Let’s just say that I do not always make the smartest decisions. The two days prior to departure had too little sleep and too much alcohol. Monday night’s wine tasting rolled into the wee hours of Tuesday morning. So, at 5:30 a.m. I sit down on the couch to talk to a friend for a few minutes before heading upstairs to bed where I had just set my alarm clock for a whopping one hour of sleep since I want to get to the airport one hour early. I’m sitting cross-legged on one end of the couch facing the other end. All of a sudden, I wake up. It’s grey outside but light. I’m still sitting upright and cross-legged in the same spot. I look at my watch only to discover that it’s 7:30. My flight is at 9. It takes twenty minutes to drive to the airport. I think, “Crap.” Then I think, “Don’t panic yet.” I run upstairs and shower, wash my hair, grab the five things I have listed on a piece of paper so that I don’t forget them and dump them into my carry-on bag. I yell to one of my friends that she needs to get up since we need to leave. She says something about not needing to take a shower so she can sleep a little longer. “No, my flight is in one hour.” Yee gads. As we drive to the airport we are laughing and commenting on what a good time we’d had the night before. Funny, when you only sleep for two hours, you can’t really be hung-over. You’re actually still intoxicated. I guess twenty hours on planes and other forms of transportation should cure that by the time I get there.

Once we arrive at the airport, I grabbed my suitcase and purse. If they couldn’t check my bag, I wouldn’t be able to go. Can you imagine two months in a foreign country with only the items you could fit into a roll-on carryon? Perhaps if I had packed differently....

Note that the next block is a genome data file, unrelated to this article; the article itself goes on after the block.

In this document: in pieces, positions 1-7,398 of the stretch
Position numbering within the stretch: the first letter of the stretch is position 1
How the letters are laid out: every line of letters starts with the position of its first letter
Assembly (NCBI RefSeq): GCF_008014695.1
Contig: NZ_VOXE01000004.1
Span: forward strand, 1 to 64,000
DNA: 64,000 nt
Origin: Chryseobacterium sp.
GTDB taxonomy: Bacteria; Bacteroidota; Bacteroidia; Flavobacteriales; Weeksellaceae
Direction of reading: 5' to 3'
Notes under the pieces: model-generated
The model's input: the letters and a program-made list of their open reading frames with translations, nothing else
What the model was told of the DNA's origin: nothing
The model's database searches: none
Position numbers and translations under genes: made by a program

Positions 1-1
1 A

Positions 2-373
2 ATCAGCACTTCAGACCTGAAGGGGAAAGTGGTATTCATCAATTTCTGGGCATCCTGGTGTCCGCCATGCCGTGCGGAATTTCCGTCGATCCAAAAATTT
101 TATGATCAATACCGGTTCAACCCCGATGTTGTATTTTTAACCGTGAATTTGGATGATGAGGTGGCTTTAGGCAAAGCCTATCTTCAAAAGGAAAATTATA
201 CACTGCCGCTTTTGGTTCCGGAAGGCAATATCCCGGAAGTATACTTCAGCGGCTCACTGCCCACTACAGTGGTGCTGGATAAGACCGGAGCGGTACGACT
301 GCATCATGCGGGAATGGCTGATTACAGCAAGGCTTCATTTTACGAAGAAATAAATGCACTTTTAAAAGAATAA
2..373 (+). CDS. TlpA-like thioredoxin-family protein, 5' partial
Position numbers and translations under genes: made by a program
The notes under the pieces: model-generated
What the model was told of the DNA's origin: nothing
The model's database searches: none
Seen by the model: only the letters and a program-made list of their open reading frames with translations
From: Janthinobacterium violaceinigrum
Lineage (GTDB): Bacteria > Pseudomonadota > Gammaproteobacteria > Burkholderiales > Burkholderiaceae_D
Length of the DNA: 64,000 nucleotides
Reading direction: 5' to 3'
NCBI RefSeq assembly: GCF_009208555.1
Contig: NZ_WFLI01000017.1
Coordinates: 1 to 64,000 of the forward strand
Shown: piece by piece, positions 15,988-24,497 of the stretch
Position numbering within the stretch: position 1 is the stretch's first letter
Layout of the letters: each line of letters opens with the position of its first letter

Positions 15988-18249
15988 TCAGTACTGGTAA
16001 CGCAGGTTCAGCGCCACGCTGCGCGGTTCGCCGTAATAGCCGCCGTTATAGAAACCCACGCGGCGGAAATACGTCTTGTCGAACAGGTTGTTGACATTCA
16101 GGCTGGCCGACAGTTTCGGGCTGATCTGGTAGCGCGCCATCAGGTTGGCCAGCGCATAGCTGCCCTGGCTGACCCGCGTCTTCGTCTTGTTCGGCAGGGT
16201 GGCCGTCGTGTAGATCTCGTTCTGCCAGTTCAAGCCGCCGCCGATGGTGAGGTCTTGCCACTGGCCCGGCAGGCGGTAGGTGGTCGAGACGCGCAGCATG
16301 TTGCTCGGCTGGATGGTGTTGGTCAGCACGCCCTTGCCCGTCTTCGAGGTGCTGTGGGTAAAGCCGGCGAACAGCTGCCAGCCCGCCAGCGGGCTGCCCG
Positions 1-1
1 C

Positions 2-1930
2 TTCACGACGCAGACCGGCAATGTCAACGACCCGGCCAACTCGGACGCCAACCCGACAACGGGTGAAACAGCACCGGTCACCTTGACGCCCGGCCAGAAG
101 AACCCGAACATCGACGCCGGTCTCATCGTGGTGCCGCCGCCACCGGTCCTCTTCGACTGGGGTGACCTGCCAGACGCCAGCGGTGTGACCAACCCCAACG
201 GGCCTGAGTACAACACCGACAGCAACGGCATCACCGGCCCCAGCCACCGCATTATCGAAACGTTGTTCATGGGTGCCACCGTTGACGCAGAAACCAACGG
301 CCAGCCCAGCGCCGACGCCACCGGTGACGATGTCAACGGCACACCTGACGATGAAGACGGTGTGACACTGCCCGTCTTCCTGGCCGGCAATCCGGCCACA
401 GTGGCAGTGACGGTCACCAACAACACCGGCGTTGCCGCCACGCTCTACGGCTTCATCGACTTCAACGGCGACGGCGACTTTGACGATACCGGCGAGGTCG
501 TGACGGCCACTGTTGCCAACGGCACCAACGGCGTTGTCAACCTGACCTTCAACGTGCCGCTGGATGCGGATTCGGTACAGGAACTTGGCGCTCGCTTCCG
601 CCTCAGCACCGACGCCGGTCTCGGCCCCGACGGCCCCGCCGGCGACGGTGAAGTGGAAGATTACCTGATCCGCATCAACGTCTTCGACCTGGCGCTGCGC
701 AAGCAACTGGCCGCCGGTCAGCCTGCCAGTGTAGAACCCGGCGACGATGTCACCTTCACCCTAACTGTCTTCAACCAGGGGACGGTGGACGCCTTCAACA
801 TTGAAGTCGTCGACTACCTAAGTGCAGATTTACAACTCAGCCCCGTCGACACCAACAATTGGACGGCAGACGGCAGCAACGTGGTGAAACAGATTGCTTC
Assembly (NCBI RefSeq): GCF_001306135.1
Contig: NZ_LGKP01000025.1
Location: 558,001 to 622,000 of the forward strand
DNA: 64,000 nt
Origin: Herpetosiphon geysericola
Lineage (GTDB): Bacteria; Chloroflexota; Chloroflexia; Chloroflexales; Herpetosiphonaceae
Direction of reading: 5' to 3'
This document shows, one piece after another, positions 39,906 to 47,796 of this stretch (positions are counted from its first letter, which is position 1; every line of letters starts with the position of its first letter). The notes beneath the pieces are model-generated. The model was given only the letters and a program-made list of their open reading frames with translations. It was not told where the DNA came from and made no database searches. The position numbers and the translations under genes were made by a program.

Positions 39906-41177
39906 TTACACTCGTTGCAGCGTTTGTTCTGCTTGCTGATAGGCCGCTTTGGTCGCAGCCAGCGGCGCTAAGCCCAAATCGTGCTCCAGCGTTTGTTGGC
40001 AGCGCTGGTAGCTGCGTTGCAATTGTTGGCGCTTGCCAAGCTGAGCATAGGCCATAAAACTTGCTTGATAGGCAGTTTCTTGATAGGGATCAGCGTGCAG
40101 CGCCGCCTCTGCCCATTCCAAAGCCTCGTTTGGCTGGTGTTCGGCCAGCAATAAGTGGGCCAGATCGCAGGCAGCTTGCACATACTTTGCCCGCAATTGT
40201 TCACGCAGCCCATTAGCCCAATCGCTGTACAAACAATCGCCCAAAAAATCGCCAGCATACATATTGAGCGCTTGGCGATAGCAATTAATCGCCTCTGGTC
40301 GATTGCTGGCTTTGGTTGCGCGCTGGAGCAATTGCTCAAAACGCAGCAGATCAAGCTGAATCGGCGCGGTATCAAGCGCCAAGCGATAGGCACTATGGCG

Luckily, no one was at ticketing, and I ran up saying that I needed to check my bag to Osaka and was promptly told that I had missed the flight as I needed to be there two hours early for an international flight. Um, well, I’m really going to Detroit and then to Osaka. That didn’t matter. I was told that I could be rebooked for the next day. Okay, fine with me! (That’s probably not the typical response in this type of situation.) Well, somehow (magic?) my bag got checked, I grabbed my carry-ons out of the car, picked up my ticket on the way back in, and headed for security. I made it to Motown and onto the flight to Osaka. So, that was the Last Hurrah. Now it’s onto the boring, focused life that I will lead for the next two months. Having lived in Japan before, I am hoping to find a few interesting things to show those of you who haven’t. It will be infinitely more difficult to find odd things for those of you who have lived and traveled Japan, but there’s always the hope of finding something out there. It is Japan after all.

Saturday, January 21, 2006

Well, I guess I just need to start this with the fact that I really don’t understand the point of a blog and actually don’t want to put my soul out on the internet. I have seen some blogs that are diaries out there for anyone to read. The writers discuss going to marriage counseling, things they hate about their spouse, etc. I’ve seen some that are very ego-centric. I am way too private for that. Don’t expect any psychoanalysis (of myself or others) coming out of me on this page.

So, why am I doing this you ask? I wanted to leave a comment on my friend’s blog, but you actually have to SIGN UP for a blog in order to leave a comment. Not what I had in mind....

So, where does this leave me? Well, I have been thinking for quite a long time and talking for a short time about writing a book: semi-fiction, based on my life and experiences. I believe that whatever your life is like, that is normal to you. This is the point, the center, from which you make judgments on other people and situations. Other peoples’ lives may seem more or less interesting, exciting, psychotic, random, etc. to you based on your consideration of normal. I think my life is oh-so-normal and maybe even somewhat boring. What got me thinking about this whole situation was a good friend saying, “Nobody does things like that.” He was impressed, but I thought the things I was telling him were pretty banal.

So, where does that leave me with the blog? I will be working in Japan for the next several months and thought as long as I had to sign up, this might be a good way to tell stories to my friends and share some pics. This could be really boring. I’ll be working, studying, exercising, taking photos, and hopefully seeing some friends from the periods I lived in Japan. So, check back in (or not), there might be something interesting to read (or not.)